Google headquarters is seen in Mountain View, California, United States on May 15, 2023.

Tayfun Coskun | Anadolu Agency | Getty Images

Google will begin removing links to California news websites from search results for some Californians in response to a bill that would require online ad companies to pay a fee for connecting state residents to news sources.

In a blog post on Friday announcing the “short-term test,” Jaffer Zaidi, Google’s vice president of global news partnership, said the bill, called the California Journalism Preservation Act, represents “the wrong approach to supporting journalism” and “would create a level of business uncertainty that no company could accept.”

The bill was introduced last year and remains pending in the state legislature.

Google’s announcement marks the latest dramatic change in how large internet platforms handle news. Facebook parent Meta has been retreating from the news business, and said in September that it would “deprecate” its Facebook news tab in European countries including the U.K., France and Germany as “part of an ongoing effort to better align our investments to our products and services people value the most.”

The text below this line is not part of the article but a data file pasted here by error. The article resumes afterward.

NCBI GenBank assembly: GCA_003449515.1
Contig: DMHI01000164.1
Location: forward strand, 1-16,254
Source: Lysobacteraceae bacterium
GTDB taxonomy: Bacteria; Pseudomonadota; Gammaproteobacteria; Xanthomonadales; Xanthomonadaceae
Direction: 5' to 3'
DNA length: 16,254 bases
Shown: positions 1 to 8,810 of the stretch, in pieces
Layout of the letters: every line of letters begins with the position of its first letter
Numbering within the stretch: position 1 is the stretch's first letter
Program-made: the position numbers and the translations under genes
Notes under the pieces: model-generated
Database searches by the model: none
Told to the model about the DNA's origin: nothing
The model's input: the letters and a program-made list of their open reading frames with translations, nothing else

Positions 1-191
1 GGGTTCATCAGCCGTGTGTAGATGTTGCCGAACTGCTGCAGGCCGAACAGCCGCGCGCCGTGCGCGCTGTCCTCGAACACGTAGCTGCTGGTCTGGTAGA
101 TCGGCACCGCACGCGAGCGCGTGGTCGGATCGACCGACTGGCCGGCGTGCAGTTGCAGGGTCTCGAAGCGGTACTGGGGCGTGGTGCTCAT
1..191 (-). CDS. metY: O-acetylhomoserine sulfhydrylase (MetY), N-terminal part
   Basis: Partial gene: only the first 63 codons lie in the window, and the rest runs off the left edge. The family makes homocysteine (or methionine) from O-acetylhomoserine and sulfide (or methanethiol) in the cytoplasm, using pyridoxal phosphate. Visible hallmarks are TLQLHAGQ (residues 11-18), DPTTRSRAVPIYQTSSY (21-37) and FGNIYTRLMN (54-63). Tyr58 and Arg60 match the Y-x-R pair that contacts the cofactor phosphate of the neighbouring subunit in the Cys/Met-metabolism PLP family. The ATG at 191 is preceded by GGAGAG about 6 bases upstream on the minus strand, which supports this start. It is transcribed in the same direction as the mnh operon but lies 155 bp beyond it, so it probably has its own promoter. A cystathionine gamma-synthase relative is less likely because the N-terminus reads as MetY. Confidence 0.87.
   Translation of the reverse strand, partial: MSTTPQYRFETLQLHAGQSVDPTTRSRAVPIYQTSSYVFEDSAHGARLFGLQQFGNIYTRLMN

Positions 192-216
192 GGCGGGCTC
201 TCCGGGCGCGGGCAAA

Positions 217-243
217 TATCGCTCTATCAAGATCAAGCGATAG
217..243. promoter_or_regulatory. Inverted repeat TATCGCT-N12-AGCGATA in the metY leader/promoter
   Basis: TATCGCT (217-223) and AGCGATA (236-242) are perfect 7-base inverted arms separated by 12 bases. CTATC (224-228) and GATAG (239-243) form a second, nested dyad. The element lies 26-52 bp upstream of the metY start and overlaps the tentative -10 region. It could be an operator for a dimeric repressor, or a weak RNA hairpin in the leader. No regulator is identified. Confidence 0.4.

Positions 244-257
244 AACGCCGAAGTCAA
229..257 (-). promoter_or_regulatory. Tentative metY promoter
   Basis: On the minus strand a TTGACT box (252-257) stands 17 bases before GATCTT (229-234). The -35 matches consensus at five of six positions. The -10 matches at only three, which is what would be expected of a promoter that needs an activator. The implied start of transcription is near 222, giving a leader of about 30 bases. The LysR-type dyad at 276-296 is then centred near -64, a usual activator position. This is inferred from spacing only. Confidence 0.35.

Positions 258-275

Also last year, Meta banned Canadian users from sharing news on its apps after Canada’s federal government passed the Online News Act, which forced tech companies to pay content fees to domestic media outlets.

The recent developments have upended many online publishers that count on Facebook and Google for traffic and are particularly painful for publications that rely on advertising revenue.

“If passed, CJPA may result in significant changes to the services we can offer Californians and the traffic we can provide to California publishers,” Zaidi wrote.

Google also said Friday it’s “pausing further investments in the California news ecosystem, including new partnerships through Google News Showcase, our product and licensing program for news organizations, and planned expansions of the Google News Initiative.”

Supporters of the California bill say it will help news publishers receive a fair chunk of the ad profits reaped by tech juggernauts like Apple, Google and Meta. But some critics within the journalism industry worry the bill will foster a compensation ecosystem favoring larger, more-resourced newsrooms over their smaller counterparts.

Google has previously opposed similar media payment measures abroad, including in Spain, Australia, Canada and New Zealand. But the company has ultimately acquiesced to the rules.

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